The ongoing scarcity of cattle feed, particularly in the dry season, presents a good opportunity to profit from the sale of Boma Rhodes grass hay. Both large-scale and small-scale farmers favour Boma Rhodes due to its excellent yield and quality per unit area.
In Kenya, Rhodes, the grass is the most significant pasture grass because it is so simple to establish and maintain. Major producers of Rhodes grass hay in Kenya also export their products to other nations.
You can make hay for sale whether or not you have animals, in addition to keeping the grass for use during the dry season. Though the larger the farm, the less significant its size although the bigger the farm the higher the profit arising from economies of scale. One can start with half an acre if the land is too limiting. There are plenty of idle lands lying around whose absentee farmers do not know what to do with. Some of the reasons arise out of the demands of other crop productions which always require that they are around most of the time to monitor their progress and take action where appropriate.
Boma Rhodes production and haymaking for sales can easily be practised by such farmers because the methods of pasture establishment and propagation demand less capital. First, you need to prepare a good seedbed by ploughing and harrowing twice for virgin lands. On previously cropped land, you will need to plough and harrow just once before the beginning of the long rains.
Sowing should be done very early, usually in April, so that weeds do not overtake the germinating seeds. Others prefer to sow during the short rains to take care of weeds. Drilling is preferred because it ensures that the seeds are buried and distributed uniformly and others are not left on the surface to dry as in broadcasting. The seed is first pelleted for them to flow readily during drilling, which is done at a rate of 0.5-1 kg/ha in rows 30 – 40 cm apart. The seed is best sown on asurface not deeper than 2 cm followed by rolling. For broadcasting, the seed is best mixed with sawdust or sand. Seeds germinate in 1-7 days and seedlings develop rapidly.
Apply fertilizer or manure during planting to promote strong root development. Recommended fertilizers are SSP at 2-4 bags/ha or SSP or DAP at 1-2 bags/ha. If manure, broadcast at 10 tons/ha and harrow before planting.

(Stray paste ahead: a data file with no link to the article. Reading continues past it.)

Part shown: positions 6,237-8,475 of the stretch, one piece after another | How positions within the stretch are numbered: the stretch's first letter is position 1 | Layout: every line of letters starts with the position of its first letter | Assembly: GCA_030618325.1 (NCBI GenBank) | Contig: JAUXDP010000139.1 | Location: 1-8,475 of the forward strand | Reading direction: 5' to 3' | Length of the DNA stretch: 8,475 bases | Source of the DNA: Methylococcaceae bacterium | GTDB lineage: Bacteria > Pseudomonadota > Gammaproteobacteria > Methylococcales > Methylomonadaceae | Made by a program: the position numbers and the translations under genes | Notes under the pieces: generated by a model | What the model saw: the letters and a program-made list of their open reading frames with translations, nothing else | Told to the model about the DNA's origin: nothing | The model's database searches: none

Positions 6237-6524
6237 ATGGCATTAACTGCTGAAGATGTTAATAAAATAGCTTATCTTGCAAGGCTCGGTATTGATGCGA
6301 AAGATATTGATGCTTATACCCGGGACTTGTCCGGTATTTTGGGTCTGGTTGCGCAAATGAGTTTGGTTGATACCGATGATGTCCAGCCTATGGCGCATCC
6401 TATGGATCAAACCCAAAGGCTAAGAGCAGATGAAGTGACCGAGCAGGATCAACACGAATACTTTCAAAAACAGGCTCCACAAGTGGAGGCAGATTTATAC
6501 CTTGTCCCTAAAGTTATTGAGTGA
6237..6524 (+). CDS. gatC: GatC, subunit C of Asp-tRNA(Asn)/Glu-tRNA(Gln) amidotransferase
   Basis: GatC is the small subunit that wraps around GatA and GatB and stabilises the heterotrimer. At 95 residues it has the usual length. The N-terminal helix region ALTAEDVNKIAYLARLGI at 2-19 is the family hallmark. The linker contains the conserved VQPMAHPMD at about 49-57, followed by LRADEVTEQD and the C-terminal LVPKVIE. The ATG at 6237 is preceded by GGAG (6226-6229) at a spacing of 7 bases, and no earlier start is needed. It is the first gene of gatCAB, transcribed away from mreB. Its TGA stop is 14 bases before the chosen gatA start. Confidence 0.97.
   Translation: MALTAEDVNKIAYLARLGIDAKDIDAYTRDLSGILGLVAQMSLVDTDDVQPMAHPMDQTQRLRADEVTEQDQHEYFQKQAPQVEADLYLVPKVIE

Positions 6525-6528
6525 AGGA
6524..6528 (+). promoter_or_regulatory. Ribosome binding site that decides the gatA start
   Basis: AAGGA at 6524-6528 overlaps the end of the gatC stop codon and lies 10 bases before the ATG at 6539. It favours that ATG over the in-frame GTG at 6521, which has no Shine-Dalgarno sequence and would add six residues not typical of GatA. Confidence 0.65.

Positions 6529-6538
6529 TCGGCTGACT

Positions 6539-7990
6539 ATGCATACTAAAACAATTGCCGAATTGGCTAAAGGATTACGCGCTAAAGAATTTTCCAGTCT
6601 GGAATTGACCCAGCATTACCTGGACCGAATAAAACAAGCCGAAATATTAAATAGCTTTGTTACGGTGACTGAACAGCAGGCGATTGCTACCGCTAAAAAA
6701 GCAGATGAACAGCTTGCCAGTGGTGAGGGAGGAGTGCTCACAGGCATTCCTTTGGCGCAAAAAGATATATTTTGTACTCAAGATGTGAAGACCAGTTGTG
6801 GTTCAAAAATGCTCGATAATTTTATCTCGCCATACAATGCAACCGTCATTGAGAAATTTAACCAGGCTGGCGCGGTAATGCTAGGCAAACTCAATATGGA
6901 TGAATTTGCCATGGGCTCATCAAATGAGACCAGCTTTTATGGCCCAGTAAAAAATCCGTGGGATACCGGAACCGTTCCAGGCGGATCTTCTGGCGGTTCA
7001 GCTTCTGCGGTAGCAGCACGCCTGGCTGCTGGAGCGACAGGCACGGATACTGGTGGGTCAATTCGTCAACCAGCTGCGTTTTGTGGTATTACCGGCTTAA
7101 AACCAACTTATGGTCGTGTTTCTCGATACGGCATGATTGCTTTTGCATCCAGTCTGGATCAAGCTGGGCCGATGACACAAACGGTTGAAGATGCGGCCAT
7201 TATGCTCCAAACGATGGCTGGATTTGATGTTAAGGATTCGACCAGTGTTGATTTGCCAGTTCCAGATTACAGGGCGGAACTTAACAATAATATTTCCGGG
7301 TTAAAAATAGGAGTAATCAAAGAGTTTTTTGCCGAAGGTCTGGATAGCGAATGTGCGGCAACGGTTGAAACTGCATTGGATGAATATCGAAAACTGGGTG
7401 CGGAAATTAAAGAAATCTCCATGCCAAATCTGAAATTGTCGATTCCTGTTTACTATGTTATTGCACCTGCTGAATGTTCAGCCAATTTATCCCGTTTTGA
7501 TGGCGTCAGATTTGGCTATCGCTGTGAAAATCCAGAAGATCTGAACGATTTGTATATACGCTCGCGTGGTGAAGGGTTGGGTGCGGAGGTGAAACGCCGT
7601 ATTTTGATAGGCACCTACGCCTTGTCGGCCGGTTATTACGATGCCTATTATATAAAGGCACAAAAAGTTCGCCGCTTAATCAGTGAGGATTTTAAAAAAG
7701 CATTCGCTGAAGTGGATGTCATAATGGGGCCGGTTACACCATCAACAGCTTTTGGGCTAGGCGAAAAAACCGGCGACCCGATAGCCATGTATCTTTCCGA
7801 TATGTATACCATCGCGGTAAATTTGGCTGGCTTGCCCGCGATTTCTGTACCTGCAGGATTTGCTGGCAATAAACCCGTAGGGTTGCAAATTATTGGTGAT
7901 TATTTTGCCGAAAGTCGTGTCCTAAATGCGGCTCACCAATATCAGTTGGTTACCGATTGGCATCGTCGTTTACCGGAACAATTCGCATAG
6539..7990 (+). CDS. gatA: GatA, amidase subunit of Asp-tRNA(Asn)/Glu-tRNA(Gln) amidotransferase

Returns depend on how effectively you manage the pasture stand. The most important is weed control. Of course, grazing should not be allowed as this will deplete the crop. While the numerous fungi and nematodes have been isolated from the grass, they rarely have any economic impact. Control the weeds during the first year by hand weeding or by use of herbicides. In subsequent years, keep fields clean by slashing, hand pulling or mowing weeds.
During the establishment year, soil nitrogen is adequate for grass productivity. Additional nutrients in the form of inorganic fertilizer or farmyard manure are required in subsequent seasons. Topdress grass with 5-7 bags CAN or ASN per ha per year in 3 splits during the rainy season or 5-10 tons of farmyard manure. Topdress with 2 bags SSP or 1 bag of TSP per ha per year in addition to the nitrogen fertilizers after the establishment year in areas with phosphate deficiencies. Nitrogen fertilizer can be applied one or two months before the dry season to increase yields during the dry season.
DM yields generally range from about (2-) 10-25 t/ha, depending on soil fertility, environmental conditions, and cutting frequency. Yields in the second year may be double those of the establishment year, but this also depends on management and environmental conditions. While yields of 35-60 t/ha DM are reported, these are not the norm.
Cost of establishment
|Seeds @ Kshs. 1,000 per Kg||1,000|
|2 bags DAP @ Kshs. 3,000 per bag||6,000|
|5 bags CAN @ Kshs 2,700 per bag||13,500|
|Harvesting labor charges||3,000|
|400 bales per hectare per harvest|
|Harvest 3 times a year 1,200 bales|
|Sales @ Kshs 200 per bale||240,000|
As you can see, the profit in the first year is Kshs. 185,500. This profit can significantly increase the following year because there will be no cost on crop establishment and yields may double. Maintenance and harvesting will be the recurring cost in the second and third years. After the third year yields diminish and it is better to remove the crop
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